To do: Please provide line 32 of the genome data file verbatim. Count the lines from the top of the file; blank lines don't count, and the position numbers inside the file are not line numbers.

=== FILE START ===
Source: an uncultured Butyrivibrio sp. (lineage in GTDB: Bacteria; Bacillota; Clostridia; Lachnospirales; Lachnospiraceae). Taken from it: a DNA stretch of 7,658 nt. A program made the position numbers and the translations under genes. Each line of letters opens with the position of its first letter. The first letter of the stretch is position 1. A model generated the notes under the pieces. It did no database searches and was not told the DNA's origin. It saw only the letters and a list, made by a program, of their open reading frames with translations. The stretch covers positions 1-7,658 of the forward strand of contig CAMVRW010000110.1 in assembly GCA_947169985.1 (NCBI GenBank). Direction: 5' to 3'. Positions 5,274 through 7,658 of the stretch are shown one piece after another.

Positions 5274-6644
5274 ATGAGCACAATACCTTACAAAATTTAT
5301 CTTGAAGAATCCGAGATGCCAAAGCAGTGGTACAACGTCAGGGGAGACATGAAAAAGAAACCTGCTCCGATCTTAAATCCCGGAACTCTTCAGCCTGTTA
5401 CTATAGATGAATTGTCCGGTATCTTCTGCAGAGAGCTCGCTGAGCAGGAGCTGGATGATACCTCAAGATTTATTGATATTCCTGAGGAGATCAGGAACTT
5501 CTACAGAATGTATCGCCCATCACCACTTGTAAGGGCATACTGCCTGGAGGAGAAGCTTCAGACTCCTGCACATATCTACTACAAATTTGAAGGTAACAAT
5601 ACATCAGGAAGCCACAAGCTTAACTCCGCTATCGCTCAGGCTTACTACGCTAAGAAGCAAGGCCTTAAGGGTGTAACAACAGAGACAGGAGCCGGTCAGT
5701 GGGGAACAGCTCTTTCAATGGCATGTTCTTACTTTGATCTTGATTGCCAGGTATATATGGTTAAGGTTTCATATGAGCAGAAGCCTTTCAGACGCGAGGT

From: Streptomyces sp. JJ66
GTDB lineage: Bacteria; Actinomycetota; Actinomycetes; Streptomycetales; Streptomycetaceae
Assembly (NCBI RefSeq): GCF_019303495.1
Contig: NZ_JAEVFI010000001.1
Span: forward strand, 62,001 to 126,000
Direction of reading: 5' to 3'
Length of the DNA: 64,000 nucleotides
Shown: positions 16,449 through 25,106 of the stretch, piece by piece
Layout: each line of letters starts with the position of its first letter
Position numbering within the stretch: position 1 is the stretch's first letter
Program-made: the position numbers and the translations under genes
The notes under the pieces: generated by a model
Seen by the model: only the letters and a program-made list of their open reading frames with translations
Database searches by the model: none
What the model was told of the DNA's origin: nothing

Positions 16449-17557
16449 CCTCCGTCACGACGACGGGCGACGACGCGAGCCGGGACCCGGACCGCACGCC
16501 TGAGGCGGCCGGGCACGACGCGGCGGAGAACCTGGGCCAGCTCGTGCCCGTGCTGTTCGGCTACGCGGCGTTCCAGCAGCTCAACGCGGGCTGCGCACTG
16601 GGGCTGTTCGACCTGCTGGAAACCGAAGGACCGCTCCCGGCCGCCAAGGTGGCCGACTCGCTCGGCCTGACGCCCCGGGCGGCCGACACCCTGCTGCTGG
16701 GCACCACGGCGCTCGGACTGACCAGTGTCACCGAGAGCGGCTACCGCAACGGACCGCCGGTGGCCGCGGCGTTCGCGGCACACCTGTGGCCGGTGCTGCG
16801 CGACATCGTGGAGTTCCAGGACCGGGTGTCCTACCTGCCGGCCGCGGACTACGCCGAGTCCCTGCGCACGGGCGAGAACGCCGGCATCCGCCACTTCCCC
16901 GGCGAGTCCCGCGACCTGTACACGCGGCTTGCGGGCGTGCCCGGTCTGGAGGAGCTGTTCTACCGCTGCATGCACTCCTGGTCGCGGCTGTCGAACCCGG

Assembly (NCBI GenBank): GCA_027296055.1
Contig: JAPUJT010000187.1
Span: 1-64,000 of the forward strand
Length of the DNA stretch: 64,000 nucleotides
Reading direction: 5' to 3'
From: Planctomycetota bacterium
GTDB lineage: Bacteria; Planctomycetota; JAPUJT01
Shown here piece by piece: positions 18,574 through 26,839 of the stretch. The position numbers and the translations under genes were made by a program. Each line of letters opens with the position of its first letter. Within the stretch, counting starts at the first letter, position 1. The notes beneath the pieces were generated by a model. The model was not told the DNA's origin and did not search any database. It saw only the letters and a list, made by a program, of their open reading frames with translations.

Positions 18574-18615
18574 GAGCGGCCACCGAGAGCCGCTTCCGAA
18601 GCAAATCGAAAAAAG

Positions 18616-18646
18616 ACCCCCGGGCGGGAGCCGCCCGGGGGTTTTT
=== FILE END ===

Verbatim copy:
Contig: JAPUJT010000187.1